The SANS Cybersecurity Engineering Graduate Certificate is a three course certificate that offers hand’s on practical security training – such as in the proper usage of static code analysis. A best practice of modern software development is to perform static code analysis early in the software development lifecycle before the code is released to quality engineering. On the Photoshop team we use static code analysis regularly in our continuous build environment. This analysis helps ensure that if there are any new defects introduced during development, they can be immediately fixed by the engineer who added them. This allows the quality engineering team to focus on automation, functional testing, usability testing and other aspects of overall quality instead of, for example, accidental NULL dereferences.

In addition to the course material and labs, graduate students are asked to write peer-reviewed research papers. I am primarily responsible for security of the Adobe Photoshop CC desktop application and I developed my research paper based upon my experiences. When the Heartbleed bug was disclosed in April 2014, I was curious to know why this type of bug wasn’t caught by static analysis tools. I chose to examine this question and how it applies to Photoshop.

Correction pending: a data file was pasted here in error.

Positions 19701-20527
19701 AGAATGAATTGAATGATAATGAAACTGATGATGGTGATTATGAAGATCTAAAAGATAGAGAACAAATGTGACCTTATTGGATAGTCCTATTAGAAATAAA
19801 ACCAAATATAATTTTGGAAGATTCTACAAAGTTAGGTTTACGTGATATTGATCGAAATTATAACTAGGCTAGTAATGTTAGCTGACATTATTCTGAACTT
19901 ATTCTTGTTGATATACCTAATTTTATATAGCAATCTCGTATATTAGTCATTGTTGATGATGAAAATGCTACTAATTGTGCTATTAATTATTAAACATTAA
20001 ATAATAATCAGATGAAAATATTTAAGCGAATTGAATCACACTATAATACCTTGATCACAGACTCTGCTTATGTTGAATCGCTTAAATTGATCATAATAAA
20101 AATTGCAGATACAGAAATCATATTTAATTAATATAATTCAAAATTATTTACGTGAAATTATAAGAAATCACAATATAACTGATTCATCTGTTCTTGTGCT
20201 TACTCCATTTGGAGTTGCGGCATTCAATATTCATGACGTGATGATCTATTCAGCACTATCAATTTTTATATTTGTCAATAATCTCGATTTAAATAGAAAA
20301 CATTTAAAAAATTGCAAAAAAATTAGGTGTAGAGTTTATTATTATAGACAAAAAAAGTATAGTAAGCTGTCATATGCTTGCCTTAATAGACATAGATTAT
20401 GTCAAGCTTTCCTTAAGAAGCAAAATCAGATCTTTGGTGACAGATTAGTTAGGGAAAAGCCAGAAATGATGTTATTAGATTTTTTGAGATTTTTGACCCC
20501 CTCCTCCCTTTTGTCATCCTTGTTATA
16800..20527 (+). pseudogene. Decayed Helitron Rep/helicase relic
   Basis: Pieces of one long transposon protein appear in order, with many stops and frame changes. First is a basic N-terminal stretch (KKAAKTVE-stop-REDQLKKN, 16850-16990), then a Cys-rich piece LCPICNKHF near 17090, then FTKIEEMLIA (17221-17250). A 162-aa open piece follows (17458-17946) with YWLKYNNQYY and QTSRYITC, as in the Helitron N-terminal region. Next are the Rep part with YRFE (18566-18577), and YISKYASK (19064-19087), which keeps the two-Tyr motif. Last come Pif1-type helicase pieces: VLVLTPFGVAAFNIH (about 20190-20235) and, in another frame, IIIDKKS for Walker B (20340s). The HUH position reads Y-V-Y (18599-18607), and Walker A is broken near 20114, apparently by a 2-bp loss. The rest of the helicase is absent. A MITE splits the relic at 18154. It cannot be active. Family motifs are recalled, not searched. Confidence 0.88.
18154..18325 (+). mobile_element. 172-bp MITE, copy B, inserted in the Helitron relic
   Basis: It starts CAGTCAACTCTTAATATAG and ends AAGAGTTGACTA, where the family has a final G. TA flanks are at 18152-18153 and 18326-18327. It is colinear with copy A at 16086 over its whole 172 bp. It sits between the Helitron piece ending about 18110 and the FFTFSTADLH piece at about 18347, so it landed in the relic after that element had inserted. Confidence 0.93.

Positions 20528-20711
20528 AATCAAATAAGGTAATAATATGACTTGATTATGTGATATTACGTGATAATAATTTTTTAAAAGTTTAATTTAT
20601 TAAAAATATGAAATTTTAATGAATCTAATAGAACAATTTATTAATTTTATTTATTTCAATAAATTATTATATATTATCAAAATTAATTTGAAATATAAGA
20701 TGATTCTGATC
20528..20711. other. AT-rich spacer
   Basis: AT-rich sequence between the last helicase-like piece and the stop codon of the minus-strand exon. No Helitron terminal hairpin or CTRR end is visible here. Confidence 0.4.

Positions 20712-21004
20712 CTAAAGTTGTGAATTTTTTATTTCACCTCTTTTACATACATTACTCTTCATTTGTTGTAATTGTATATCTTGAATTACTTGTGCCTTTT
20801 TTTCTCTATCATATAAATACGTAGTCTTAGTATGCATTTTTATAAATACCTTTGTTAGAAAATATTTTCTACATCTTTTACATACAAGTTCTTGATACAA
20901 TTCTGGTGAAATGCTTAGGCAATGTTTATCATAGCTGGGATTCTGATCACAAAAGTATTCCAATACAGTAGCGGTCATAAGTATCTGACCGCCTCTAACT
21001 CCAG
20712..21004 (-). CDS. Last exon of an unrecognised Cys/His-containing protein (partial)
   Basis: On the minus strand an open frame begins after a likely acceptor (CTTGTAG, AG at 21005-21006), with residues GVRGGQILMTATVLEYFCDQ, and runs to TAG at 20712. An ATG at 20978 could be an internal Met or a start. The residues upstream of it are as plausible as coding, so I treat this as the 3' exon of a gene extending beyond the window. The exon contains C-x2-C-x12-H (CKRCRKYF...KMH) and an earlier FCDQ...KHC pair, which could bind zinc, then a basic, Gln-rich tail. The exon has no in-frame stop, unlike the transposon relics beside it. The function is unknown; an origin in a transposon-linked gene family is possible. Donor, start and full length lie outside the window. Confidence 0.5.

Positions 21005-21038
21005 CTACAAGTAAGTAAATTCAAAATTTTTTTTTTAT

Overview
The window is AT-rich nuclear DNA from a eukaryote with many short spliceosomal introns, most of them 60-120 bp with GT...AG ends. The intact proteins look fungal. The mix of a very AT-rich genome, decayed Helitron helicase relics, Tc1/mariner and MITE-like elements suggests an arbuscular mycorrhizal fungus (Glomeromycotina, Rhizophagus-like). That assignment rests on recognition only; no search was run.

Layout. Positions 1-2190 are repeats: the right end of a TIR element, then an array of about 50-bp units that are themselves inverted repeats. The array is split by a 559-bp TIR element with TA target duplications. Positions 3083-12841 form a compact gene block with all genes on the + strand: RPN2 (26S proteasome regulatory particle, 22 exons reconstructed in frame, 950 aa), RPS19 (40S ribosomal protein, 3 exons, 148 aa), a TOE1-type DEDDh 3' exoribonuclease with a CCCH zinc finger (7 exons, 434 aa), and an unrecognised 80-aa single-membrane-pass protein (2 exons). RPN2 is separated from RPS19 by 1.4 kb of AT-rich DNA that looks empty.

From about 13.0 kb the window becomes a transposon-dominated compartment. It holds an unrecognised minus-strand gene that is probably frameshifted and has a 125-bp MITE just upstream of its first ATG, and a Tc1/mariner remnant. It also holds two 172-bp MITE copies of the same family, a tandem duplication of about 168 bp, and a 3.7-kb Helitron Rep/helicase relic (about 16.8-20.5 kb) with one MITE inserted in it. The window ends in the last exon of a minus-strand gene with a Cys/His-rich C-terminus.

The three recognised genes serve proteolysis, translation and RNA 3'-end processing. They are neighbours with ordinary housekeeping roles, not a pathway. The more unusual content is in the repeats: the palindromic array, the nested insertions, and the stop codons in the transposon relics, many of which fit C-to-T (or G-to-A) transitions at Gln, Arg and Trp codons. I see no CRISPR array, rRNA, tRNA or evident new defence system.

The resulting paper, The Role of Static Analysis in Heartbleed, showed that Heartbleed wasn’t initially caught by static analysis tools. This is because one of the goals of static analysis is not to generate too many false positives that the engineers need to sift through. To solve this, we asked the vendor of one of the popular static analysis tools, Coverity, to add a new TAINTED_SCALAR checker which was general enough to not only detect Heartbleed, but also other potential byte-swap defects. Andy Chou’s blog post details how by looking at byte-swap operations specifically, and not by making the checker only specific to Heartbleed, other software development teams can benefit. This idea was proven correct when the Photoshop team applied the latest release of Coverity’s tools including our request to our codebase. We have identified and fixed a number of issues from this new TAINTED_SCALAR checker.

The value of additional training can only be fully realized if you can apply the knowledge to a set of problems that are found on the job. This is one of the advantages of the SANS program – the  practical application of applying this knowledge through a research paper makes the program more valuable to my work.

In part 2 of this blog series, I will examine how the NetWars platform was used to help the overall security profile of Adobe Photoshop.

Jeff Sass
Engineering Manager, Photoshop